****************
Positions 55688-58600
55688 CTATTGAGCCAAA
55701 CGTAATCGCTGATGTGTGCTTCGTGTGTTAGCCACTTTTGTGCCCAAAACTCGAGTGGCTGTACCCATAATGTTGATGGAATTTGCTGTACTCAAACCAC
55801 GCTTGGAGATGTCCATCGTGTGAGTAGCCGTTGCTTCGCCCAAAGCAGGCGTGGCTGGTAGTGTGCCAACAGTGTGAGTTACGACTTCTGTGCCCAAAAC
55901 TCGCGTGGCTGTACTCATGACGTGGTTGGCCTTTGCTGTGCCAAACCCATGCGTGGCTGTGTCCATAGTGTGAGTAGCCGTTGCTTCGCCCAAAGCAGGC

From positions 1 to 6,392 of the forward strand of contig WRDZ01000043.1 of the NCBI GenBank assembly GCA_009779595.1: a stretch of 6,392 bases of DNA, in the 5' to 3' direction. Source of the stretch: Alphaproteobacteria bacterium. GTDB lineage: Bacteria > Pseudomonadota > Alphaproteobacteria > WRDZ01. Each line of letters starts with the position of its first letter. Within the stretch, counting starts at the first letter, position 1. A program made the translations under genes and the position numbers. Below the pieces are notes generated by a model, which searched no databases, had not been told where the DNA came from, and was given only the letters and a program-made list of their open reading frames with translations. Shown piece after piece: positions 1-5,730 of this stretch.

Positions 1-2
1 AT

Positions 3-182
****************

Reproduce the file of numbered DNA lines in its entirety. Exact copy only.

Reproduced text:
Positions 55688-58600
55688 CTATTGAGCCAAA
55701 CGTAATCGCTGATGTGTGCTTCGTGTGTTAGCCACTTTTGTGCCCAAAACTCGAGTGGCTGTACCCATAATGTTGATGGAATTTGCTGTACTCAAACCAC
55801 GCTTGGAGATGTCCATCGTGTGAGTAGCCGTTGCTTCGCCCAAAGCAGGCGTGGCTGGTAGTGTGCCAACAGTGTGAGTTACGACTTCTGTGCCCAAAAC
55901 TCGCGTGGCTGTACTCATGACGTGGTTGGCCTTTGCTGTGCCAAACCCATGCGTGGCTGTGTCCATAGTGTGAGTAGCCGTTGCTTCGCCCAAAGCAGGC

From positions 1 to 6,392 of the forward strand of contig WRDZ01000043.1 of the NCBI GenBank assembly GCA_009779595.1: a stretch of 6,392 bases of DNA, in the 5' to 3' direction. Source of the stretch: Alphaproteobacteria bacterium. GTDB lineage: Bacteria > Pseudomonadota > Alphaproteobacteria > WRDZ01. Each line of letters starts with the position of its first letter. Within the stretch, counting starts at the first letter, position 1. A program made the translations under genes and the position numbers. Below the pieces are notes generated by a model, which searched no databases, had not been told where the DNA came from, and was given only the letters and a program-made list of their open reading frames with translations. Shown piece after piece: positions 1-5,730 of this stretch.

Positions 1-2
1 AT

Positions 3-182